y2axis grid thresholdmin=0 thresholdmax=0 min=20   max=70;

Different scales for different measurements

Another situation that requires two Y axes is the case of two series that use different units. For example, you might want to plot the revenue for a US company (in dollars) and the revenue for a Japanese company (in yen) for a certain time period. You can use the conversion rate between yen and dollars to align the values on the axes. Of course, the conversion from Japanese yen to the US dollars changes each day, but you can use an average conversion rate to set the correspondence between the axes.

This situation also occurs when two devices use different methods to measure the same quantity. The following example shows measurements for a patient who receives a certain treatment. The quantity of a substance in the patient's blood is measured at baseline and for every hour thereafter. The quantity is measured in two ways: by using a traditional blood test and by using a new noninvasive device that measures electrical impedance. The following statements define and plot the data. The two axes are scaled by using the default method:

data BloodTest1;
label t="Hours after Medication"  x="micrograms per deciliter"  y="kiloOhms";
input x y @@;
t = _N_ - 1;
169.0 45.5 130.8 33.4 109.0 23.8 94.1 19.8 86.3 20.4 78.4 18.7 
 76.1 16.1  72.2 16.7  70.0 11.9 69.8 14.6 69.5 10.6 68.7 12.7 67.3 16.9 
title "Overlay Measurements for Two Medical Devices";
title2 "Default Scaling";
proc sgplot data=BloodTest1;
   series x=t y=x / markers legendlabel="Standard Lab Value";
   series x=t y=y / markers Y2Axis legendlabel="New Device";
   xaxis values=(0 to 12 by 2);
   yaxis grid label="micrograms per deciliter";
   y2axis grid label="kiloOhms";

In this graph, the Y axes are scaled independently. However, the company that manufactures the device used Deming regression to establish that the measurements from the two devices are linearly related by the equation Y = –10.56415 + 0.354463*X, where X is the measurement from the blood test. You can use this linear equation to set the scales for the two axes.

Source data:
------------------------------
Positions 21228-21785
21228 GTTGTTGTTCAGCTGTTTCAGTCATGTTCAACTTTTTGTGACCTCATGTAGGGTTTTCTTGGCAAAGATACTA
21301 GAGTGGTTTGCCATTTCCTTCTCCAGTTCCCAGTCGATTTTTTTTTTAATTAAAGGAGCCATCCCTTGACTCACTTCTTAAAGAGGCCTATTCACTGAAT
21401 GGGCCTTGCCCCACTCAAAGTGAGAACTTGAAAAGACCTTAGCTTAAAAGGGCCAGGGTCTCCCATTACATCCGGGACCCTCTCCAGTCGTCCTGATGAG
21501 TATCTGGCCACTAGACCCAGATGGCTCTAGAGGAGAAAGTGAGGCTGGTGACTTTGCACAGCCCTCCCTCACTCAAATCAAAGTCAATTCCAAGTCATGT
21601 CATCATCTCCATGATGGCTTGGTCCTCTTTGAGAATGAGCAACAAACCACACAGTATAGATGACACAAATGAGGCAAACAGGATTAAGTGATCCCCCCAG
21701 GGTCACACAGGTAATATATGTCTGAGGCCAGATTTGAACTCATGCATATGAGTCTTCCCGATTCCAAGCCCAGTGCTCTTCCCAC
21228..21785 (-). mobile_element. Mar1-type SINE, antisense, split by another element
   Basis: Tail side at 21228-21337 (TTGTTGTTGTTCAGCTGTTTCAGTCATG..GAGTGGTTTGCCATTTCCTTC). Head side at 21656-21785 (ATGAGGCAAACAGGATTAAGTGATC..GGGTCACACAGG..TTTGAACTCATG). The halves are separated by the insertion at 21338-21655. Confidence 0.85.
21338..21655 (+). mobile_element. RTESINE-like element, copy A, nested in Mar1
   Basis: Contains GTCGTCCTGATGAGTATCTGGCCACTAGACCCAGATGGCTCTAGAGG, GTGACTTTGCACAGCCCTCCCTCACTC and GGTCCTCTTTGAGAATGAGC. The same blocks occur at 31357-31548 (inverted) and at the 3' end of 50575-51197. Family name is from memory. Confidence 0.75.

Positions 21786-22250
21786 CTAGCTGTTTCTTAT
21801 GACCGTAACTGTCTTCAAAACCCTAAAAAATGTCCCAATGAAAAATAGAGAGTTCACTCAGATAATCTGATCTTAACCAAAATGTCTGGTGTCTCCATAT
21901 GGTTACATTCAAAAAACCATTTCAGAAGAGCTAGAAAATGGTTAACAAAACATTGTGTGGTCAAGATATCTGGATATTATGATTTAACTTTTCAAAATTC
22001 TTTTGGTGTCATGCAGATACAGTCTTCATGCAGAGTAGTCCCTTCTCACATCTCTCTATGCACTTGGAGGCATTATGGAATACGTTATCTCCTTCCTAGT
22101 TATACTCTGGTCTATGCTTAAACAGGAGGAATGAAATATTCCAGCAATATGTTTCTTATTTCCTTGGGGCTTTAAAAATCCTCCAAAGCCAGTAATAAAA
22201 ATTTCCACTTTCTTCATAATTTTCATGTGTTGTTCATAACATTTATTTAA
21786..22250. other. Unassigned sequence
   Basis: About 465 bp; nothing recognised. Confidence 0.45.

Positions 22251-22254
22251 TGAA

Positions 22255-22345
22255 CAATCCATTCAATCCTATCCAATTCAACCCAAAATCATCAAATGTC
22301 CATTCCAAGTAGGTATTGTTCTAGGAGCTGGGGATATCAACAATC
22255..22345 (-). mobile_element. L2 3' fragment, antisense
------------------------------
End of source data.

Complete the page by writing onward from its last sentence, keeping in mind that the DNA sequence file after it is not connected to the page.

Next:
The following DATA step uses the Deming regression estimates to convert the tick marks on the Y axis into values for the Y2 axis. (Click here for the PROC PRINT output.) The call to PROC SGPLOT creates a graph in which the Y2 axis is aligned with the Y axis according to the Deming regression estimates.

data Ticks;
do Y1 = 60 to 160 by 20;
   /* use Deming regression to find one set of ticks in terms of the other */
   Y2 =  -10.56415 + 0.354463 * Y1;  /* kiloOhms as a function of micrograms/dL */
   Approx = round(Y2, 0.1);
proc print; run;
title "Align Y Axes for Different Series";
title2 "Measurements are Linearly Related";
proc sgplot data=BloodTest1;
   series x=t y=x / markers legendlabel="Standard Lab Value";
   series x=t y=y / markers Y2Axis legendlabel="New Device";
   xaxis values=(0 to 12 by 2);
   yaxis grid label="micrograms per deciliter" offsetmax=0.1
      values=(60 to 160 by 20);
   /* the same offsets must be used in both YAXIS and Y2AXIS stmts */
   y2axis grid label="kiloOhms" offsetmax=0.1
      values=(10.7036 17.7929 24.8822 31.9714 39.0607 46.1499)
      valuesdisplay=('10.7' '17.8' '24.9' '32.0' '39.1' '46.1'); 

In this new graph, the measurements are displayed on compatible scales and the reference lines connect round numbers on one axis to the corresponding values on the other axis.


About Author

Rick Wicklin

Distinguished Researcher in Computational Statistics

Rick Wicklin, PhD, is a distinguished researcher in computational statistics at SAS and is a principal developer of SAS/IML software. His areas of expertise include computational statistics, simulation, statistical graphics, and modern methods in statistical data analysis. Rick is author of the books Statistical Programming with SAS/IML Software and Simulating Data with SAS.


  1. Peter Lancashire on

    Interesting. Thanks. Is there a simple way to avoid the copy-paste from the DATA step output to the PROC SGPLOT Y2AXIS statement? I'm guessing using the DATA step to write the code fragment into a macro variable would do it.